#105 carolinarolls

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Posted 09 May 2011 - 02:35 PM

sounds good

#106 MadHatter

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Posted 09 May 2011 - 03:13 PM

I used to think the exact same thing Scot but recent history just doesn't back it up.

I now think your college offense is the single most overrated factor in the entire evaluation process. There just isn't anything to back up the claim.

Don't get me wrong, I know why people say it and think it. Like I said, I thought and said the same thing. But my opinion on it over the last 4 years has done a complete 180.


There IS more to learn if you are going from a spread offense to a traditional pro-style offense. The terminology and pace is MUCH different.

However, coming from a spread offense or a pro-style offense does seem to be less of an issue with the early success of QB's like Bradford, Freeman, Big Ben, etc.

Is it that the transition is less meaningful? Or, does it say something about the QB's listed above? Hard to tell.

From everything I have heard and read, Cam is a very, very hard worker. I hope all of these are true.

If he puts in the work and makes the transition....combine this with his physical skills and attributes....he definitely could be something special.

I am hoping that he does......he is my QB and I will support and cheer for him 100%.

#107 Mr. Scot

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Posted 09 May 2011 - 03:32 PM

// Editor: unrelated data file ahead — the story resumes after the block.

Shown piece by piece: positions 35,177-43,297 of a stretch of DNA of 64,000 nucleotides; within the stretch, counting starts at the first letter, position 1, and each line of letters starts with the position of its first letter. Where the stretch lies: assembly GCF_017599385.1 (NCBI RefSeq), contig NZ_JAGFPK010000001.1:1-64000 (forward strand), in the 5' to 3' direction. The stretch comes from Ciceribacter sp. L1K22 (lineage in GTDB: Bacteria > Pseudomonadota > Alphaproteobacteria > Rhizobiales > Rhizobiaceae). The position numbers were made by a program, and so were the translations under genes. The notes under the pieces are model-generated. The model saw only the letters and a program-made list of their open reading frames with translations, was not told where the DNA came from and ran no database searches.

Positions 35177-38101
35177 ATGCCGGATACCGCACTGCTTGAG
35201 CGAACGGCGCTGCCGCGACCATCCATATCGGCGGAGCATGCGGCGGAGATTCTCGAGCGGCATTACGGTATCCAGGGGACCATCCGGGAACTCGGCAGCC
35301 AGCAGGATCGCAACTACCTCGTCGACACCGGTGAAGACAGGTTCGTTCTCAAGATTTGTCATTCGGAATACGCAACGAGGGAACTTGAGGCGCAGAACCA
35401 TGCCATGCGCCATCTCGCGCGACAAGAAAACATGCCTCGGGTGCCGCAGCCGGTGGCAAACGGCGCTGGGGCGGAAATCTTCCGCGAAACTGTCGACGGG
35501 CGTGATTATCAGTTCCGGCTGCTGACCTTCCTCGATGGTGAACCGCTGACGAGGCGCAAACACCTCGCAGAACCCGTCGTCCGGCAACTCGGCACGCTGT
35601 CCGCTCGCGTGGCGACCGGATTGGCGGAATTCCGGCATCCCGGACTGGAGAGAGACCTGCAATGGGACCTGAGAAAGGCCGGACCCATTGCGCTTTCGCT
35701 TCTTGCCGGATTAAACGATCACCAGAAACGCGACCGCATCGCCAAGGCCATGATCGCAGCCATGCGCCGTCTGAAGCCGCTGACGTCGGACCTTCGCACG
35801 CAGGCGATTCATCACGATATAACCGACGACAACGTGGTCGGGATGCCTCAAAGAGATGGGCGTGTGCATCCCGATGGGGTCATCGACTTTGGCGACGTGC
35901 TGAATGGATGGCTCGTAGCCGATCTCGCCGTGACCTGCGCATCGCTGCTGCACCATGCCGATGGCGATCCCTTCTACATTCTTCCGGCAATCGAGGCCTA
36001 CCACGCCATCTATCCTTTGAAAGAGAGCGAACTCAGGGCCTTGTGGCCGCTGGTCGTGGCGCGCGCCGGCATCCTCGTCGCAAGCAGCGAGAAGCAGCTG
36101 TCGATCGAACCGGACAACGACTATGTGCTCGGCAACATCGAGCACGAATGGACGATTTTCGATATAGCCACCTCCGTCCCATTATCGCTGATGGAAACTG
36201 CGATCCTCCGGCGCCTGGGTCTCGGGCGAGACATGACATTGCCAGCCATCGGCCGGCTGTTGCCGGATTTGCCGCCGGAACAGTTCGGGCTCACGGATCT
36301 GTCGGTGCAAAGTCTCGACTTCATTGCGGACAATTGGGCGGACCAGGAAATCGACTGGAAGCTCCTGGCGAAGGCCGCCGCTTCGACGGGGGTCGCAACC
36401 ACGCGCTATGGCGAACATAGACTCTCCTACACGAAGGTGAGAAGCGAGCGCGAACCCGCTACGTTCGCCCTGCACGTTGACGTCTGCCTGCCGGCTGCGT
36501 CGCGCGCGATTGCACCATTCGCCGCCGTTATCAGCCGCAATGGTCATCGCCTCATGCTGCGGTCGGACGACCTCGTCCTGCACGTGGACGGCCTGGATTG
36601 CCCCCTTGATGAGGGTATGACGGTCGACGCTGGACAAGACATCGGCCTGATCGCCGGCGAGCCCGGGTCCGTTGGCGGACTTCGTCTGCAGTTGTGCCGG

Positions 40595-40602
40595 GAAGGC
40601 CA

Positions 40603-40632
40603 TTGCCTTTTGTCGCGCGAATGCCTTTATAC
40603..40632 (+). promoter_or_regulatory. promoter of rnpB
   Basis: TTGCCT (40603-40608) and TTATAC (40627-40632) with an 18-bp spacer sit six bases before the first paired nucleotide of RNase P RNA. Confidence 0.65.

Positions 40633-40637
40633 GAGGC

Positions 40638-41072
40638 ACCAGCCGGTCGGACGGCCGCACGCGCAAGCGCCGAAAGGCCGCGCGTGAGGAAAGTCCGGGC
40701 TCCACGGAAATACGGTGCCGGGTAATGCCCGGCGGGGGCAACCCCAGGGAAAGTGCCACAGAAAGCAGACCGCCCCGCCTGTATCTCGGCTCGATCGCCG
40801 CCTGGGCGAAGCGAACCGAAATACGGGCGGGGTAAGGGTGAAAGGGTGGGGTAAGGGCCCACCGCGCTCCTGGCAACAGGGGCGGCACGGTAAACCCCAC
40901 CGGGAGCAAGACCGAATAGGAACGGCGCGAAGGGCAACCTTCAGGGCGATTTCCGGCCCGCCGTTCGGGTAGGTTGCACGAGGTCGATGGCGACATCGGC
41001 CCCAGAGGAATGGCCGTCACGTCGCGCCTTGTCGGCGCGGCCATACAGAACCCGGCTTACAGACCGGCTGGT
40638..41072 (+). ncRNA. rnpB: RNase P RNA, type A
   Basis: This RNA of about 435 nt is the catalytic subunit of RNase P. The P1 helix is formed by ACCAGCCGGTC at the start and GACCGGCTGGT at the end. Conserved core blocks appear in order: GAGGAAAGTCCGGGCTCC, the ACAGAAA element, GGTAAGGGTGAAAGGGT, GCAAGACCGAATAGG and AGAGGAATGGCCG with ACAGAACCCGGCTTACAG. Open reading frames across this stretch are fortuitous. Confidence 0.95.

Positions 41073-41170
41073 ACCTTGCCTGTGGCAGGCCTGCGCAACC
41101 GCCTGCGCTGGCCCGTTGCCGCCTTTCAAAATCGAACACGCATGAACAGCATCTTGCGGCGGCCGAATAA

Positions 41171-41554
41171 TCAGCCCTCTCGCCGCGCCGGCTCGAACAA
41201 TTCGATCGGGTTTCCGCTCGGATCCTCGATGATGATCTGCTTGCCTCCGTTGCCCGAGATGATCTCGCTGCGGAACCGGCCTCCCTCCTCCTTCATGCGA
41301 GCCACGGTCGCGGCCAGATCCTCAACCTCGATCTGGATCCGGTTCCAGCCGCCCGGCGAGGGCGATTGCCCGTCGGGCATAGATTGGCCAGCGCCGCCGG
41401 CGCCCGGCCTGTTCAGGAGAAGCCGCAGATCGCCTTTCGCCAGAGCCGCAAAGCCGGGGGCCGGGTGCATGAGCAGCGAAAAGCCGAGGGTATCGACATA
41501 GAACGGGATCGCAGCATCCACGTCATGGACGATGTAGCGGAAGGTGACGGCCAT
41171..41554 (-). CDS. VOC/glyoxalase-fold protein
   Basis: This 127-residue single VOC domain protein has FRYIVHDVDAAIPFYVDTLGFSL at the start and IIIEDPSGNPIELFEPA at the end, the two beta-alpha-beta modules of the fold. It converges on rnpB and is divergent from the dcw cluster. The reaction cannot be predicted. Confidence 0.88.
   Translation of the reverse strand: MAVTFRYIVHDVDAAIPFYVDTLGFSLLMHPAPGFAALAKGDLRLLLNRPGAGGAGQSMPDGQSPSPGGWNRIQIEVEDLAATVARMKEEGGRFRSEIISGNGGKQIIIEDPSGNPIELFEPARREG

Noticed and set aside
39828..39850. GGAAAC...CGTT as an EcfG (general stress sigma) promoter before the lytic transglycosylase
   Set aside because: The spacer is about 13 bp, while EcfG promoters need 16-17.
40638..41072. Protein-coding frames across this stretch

for many...other than learning how to read the advanced defenses in the NFL...is just learning how to take snaps from under center, but even that is becoming less and less of an issue since more pro QBs are taking 50+% of their snaps from the shotgun.

they'll still have to learn it, but it isn't the big deal people make it out to be.

the major things are coachability, ability to grasp what they are taught, leadership, decent mechanics and accuracy, good decision making skills, and an ability to handle pressure. the rest of it is on your coaching staff's ability to build an offense around the QBs strengths and weaknesses and grow from there.

if you have those factors then you should be able to succeed. the system you came from won't matter very much (unless you are going to something overly complicated like a WCO where it takes 4-5 years to learn).

Only for Vick.

It depends on the guy. If the guy you're scouting is a football brainiac, then you probably needn't worry about the transition. If he's an idiot, and then you factor in that he also has to learn a new offense, then I'd think about it.

(of course, if he's an idiot, why are you thinking of drafting him at all?) :sosp:

There IS more to learn if you are going from a spread offense to a traditional pro-style offense. The terminology and pace is MUCH different.

However, coming from a spread offense or a pro-style offense does seem to be less of an issue with the early success of QB's like Bradford, Freeman, Big Ben, etc.